Designing custom furniture
When someone shows interest in having a piece of furniture made our consultation begins. I will question the form and function they are seeking, and ask if they have any images that reference what they think they want. I will ask what style of furniture they own, modern, or period pieces, light tones or dark. If case goods are the subject of the project are they free standing furniture pieces or cabinetry fixed to the wall? Freestanding furniture can move with the owners from home to home, while fixed cabinets generally stay in place.
From the information I receive I will begin the design. The drawings will need to satisfy the function intended, detail size and style, and clearly represent the appearance of the finish project. Only when the drawings are accepted by the client can the project begin…
02. Price and Contract
The cost of all work is first figured on a time and material basis. The total material cost, including shop supplies is added to the hours estimated to complete the job. This is the basis for the total cost of the work delivered to your location. Other elements that may be included in this cost structure have to do with scale of the project; for example, ten chairs may cost less individually than fabricating one to four chairs. Where economy of scale works for us, it also works for the client.
A contract is executed that speaks to the particular design. Total cost is clearly spelled out and a payment schedule is delineated. Generally we work on 40% down payment and 60% upon completion.
03. Sourcing Materials
We believe wood is a precious and beautiful material. We always try to use it with this in mind. We attempt to source our materials locally using domestic hard woods cut and processed as near to our location as possible. We will however at times use what is known as exotics, Sapelle, South America Rose Wood, known as Santos, and similar hardwood at the clients request. Still our focus is on materials grown close to home. We believe even the most common species hold many possibilities.
At this stage, the process moves into the making of parts. Patterns are made and used to duplicate shapes of legs, chair parts, or any parts that will be used in multiples. A joinery process is created defining how we will assemble these pieces. Generally a piece will be assembled without glue or fasteners, dry fit, to assess the form and workmanship. If the assembly passes our quality check, we prepare for finishing. Our finishing process varies with different projects. Some work is sprayed with a water based polyurethane. Others are hand rubbed with oils and waxes.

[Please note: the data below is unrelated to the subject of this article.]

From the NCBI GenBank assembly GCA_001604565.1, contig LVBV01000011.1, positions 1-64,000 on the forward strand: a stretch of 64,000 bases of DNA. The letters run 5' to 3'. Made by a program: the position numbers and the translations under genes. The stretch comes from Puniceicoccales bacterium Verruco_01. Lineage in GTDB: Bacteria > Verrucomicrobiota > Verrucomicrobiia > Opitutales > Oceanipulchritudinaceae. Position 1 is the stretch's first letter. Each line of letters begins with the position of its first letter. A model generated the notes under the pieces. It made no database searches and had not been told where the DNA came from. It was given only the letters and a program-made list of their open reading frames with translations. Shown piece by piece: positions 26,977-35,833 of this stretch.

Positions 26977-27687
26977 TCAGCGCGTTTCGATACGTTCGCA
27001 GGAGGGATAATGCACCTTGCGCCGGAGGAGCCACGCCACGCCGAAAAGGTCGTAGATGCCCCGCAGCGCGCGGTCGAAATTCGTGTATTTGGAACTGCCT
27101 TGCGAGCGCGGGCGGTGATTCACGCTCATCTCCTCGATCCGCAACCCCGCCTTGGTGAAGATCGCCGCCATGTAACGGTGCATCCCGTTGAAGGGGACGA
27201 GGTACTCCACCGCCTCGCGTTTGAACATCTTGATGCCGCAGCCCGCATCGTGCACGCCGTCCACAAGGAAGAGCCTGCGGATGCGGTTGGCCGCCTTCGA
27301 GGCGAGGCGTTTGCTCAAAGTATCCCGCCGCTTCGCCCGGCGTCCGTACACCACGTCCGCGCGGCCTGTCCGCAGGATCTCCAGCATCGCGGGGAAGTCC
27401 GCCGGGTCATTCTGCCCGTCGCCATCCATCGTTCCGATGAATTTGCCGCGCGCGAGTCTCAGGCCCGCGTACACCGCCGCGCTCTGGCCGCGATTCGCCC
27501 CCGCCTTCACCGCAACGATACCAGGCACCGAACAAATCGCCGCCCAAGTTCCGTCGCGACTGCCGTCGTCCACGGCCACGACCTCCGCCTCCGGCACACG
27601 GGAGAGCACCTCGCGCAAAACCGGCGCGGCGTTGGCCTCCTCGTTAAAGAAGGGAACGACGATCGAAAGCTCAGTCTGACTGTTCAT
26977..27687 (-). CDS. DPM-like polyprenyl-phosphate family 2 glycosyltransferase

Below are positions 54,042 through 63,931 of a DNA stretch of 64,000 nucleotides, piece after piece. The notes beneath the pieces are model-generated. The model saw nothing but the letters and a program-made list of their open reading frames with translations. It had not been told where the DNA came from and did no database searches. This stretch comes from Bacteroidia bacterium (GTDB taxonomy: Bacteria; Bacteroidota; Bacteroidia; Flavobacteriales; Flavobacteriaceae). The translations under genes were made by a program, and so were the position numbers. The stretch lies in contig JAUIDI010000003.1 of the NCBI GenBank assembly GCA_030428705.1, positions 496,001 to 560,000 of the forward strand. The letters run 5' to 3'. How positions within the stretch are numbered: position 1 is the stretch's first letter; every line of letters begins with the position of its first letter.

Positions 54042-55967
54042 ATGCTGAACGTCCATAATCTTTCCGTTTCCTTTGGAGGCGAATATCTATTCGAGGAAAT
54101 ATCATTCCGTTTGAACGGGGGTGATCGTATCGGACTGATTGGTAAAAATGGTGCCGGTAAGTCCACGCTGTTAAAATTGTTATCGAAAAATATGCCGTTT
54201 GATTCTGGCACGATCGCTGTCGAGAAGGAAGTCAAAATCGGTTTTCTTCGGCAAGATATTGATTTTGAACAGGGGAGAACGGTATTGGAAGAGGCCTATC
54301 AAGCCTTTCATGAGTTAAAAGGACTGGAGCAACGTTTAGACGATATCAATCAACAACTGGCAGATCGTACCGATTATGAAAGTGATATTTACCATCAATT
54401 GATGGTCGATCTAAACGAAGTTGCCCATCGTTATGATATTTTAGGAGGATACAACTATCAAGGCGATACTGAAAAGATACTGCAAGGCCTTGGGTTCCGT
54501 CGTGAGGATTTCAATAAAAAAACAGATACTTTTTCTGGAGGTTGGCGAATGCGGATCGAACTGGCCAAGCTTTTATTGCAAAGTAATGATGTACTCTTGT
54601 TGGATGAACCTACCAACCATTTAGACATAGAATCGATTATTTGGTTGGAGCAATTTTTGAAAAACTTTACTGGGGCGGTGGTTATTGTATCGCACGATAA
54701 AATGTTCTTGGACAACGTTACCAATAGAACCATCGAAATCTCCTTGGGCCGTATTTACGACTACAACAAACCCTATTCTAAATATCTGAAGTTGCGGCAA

The contracted furniture is built to the specifications from the drawings. All projects are typically delivered and installed at the clients site. All these services are articulated within the executed contract. I will also service any project in the future as needed. Cost for these services will be determined, by the need for service. I stand by my work, I have often made needed repairs of damaged work 10 years after delivery.
Orange County Artisans Co-op
Our shop, located at 3315 NC-54 W. Chapel Hill, NC. 27516, opened in 1995. The idea behind shared space came from our knowledge of the North Carolina-based Black Mountain School history. At Black Mountain in the early 1950’s creatives from NYC gathered for summer meetings.
Many things came from these gatherings; it was a very formative time for the arts in America. Our takeaway from this is that when creatives meet, competition becomes a positive. As a group we support each other in many ways.